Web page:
CLOSE-UP: PERSPECTIVE; Saatchi touch has thrived at both its new and old home

By STEFANO HATFIELD, campaignlive.co.uk, Friday, 15 December 1995 12:00AM

Like it or not, 1995 will be remembered as the year of the Saatchi affair. A year ago Campaign was wondering just what Maurice would do and what it would cost Saatchi and Saatchi if he did it. We soon found out, but were taken by surprise by the speed and scale with which events unfolded.

Like it or not, 1995 will be remembered as the year of the Saatchi

affair. A year ago Campaign was wondering just what Maurice would do and

what it would cost Saatchi and Saatchi if he did it. We soon found out,

but were taken by surprise by the speed and scale with which events

unfolded.



There was a general view that the whole debacle did the industry much

harm in the eyes of the watching world. With the benefit of a little

distance, I would maintain that opinion - with one rider.



The advertising industry itself has been energised by the affair. Love

it or loathe it, M&C Saatchi has exploded on to the scene to become a

real power. It is the most successful start-up in British advertising

history, topping even Lowe Howard-Spink. Admittedly, the majority of

that business, at least initially, was ripped out of the heart of the

old agency. However, with the likes of PPP, Courage and Glaxo, the

agency is now making a mark entirely of its own.



It will be a looming presence over many of the major reviews announced

during the next year. Agencies with rocky client relationships will look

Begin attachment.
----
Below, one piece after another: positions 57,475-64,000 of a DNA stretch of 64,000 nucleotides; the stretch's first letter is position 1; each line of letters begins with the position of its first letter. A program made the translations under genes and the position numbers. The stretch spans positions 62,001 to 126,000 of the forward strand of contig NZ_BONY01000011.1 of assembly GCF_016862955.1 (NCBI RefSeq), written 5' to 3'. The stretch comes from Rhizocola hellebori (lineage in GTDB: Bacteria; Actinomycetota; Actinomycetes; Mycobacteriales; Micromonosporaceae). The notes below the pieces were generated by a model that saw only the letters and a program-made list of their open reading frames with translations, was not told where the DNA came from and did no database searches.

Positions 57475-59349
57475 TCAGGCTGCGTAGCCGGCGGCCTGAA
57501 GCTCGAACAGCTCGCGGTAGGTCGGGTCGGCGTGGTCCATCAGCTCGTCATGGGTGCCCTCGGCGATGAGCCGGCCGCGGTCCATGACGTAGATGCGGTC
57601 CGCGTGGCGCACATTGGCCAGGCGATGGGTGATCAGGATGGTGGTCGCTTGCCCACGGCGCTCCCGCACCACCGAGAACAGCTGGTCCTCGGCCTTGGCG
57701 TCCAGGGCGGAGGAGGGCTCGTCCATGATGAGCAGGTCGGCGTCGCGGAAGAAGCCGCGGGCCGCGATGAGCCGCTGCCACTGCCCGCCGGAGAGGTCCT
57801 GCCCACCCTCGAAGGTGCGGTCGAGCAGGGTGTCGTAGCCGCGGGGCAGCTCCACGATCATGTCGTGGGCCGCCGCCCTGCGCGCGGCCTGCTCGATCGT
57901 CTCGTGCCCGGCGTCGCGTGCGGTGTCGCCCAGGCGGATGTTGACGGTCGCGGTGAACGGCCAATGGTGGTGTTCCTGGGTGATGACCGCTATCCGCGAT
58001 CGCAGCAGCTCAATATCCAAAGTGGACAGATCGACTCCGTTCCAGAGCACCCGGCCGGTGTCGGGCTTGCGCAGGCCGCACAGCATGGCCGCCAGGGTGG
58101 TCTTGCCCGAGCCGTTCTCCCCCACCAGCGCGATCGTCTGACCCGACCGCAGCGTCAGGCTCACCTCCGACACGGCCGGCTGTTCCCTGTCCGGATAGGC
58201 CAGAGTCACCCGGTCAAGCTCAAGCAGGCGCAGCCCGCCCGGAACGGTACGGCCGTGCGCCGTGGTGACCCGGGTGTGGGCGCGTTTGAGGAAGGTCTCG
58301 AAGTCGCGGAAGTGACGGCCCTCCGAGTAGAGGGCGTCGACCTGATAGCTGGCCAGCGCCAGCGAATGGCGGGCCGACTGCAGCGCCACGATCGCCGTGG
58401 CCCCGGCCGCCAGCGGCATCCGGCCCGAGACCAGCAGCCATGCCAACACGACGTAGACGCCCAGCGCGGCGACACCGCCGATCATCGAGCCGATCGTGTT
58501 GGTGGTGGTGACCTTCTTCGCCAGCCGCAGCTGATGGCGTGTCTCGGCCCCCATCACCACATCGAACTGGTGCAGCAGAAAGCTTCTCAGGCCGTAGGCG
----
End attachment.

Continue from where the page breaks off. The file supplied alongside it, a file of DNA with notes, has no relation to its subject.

over their shoulders. The place, big as it is already, is largely

unencumbered by conflict. It also has some of the finest new-business

fiends around. It will make for a succession of very lively contests,

several of which the agency will win. It is too full of top talent not

to.



What the industry must hope is that when the moratorium on poaching

Charlotte Street’s business ends in the new year, the ensuing conflict

is clean. It would be naive to believe that no more business will move,

and I’m sure that Saatchis has a mental list. It would be surprising if

it was major business, though.



This is in part a tribute to the extraordinary way that Charlotte Street

has pulled through its ‘annus horribilis’. The place could have fallen

apart. Instead, Jennifer Laing has proved to be a wise appointment (at

least for the short term), and she and her team have developed an

incredible fighting spirit. Ironically, this is partly down to the type

of individual the senior managers now at M&C hired and nurtured when

they ran the place. Helped greatly by the boon of the National Lottery

account, and the loyalty of clients such as Procter and Gamble and the

Norwich Union, the agency has bounced back from its spring nadir. The

creative department, in particular, is ‘up for it’, and Charlotte Street

too now has considerable gaps in its client portfolio. It would be a

surprise if the place did not start making inroads on to pitch-lists

soon.



The Saatchi spirit now clearly resides in two major agencies. If it can

be deployed on behalf of their respective clients, and not against each

other, 1996 may be a vintage year for advertising.



This article was first published on campaignlive.co.uk

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